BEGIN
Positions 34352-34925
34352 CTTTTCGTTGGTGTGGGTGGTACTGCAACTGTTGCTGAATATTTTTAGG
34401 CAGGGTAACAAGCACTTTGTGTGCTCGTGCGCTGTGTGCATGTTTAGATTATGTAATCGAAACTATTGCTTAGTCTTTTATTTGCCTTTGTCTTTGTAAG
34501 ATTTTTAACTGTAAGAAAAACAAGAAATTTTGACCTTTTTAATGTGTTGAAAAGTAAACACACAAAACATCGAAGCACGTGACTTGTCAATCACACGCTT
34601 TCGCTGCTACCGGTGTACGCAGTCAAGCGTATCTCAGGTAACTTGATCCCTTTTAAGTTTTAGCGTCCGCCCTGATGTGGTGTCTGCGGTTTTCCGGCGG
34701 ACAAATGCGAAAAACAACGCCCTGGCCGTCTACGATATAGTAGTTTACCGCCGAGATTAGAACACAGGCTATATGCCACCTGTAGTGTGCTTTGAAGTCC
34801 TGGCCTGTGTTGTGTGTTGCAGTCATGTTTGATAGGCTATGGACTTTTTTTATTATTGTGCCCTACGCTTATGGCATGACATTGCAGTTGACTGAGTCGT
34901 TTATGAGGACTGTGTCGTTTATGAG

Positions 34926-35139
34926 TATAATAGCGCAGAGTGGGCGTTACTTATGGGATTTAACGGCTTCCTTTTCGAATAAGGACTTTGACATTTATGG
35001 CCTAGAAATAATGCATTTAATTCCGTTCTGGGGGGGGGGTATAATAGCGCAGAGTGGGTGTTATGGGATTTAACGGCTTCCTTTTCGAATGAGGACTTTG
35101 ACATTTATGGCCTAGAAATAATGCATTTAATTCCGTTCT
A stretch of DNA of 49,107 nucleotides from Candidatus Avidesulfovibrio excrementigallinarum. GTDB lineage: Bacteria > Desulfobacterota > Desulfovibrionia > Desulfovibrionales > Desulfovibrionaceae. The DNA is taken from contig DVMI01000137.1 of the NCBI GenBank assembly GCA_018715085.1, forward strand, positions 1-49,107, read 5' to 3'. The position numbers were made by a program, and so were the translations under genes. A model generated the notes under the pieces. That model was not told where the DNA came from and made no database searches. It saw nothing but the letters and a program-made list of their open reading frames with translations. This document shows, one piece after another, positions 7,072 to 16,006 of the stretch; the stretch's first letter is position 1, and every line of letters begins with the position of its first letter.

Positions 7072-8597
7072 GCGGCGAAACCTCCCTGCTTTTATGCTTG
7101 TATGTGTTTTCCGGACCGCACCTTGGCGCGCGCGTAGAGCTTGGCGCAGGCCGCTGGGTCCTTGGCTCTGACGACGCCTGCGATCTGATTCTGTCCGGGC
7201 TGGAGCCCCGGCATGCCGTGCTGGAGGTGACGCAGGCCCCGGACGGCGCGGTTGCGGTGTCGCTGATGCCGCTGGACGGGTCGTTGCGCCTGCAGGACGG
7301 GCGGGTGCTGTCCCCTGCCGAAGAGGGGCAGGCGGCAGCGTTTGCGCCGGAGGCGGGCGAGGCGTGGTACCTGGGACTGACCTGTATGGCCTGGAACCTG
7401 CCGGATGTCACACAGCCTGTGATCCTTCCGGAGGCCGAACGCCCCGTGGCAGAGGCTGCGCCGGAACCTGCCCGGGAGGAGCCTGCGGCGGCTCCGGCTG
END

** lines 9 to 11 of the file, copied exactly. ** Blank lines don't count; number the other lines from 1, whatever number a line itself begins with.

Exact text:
Positions 34926-35139
34926 TATAATAGCGCAGAGTGGGCGTTACTTATGGGATTTAACGGCTTCCTTTTCGAATAAGGACTTTGACATTTATGG
35001 CCTAGAAATAATGCATTTAATTCCGTTCTGGGGGGGGGGTATAATAGCGCAGAGTGGGTGTTATGGGATTTAACGGCTTCCTTTTCGAATGAGGACTTTG